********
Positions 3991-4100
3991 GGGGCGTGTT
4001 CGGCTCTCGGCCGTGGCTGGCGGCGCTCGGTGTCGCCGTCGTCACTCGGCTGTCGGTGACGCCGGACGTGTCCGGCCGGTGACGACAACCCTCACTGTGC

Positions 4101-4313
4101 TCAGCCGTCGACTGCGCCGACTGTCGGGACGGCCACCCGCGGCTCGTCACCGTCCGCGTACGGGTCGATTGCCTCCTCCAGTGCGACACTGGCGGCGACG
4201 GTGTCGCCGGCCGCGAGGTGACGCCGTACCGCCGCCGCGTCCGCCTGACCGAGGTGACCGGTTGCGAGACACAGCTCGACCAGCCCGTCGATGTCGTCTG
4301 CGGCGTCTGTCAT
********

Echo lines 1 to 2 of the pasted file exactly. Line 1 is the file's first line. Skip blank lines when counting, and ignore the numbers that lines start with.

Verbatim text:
Positions 3991-4100
3991 GGGGCGTGTT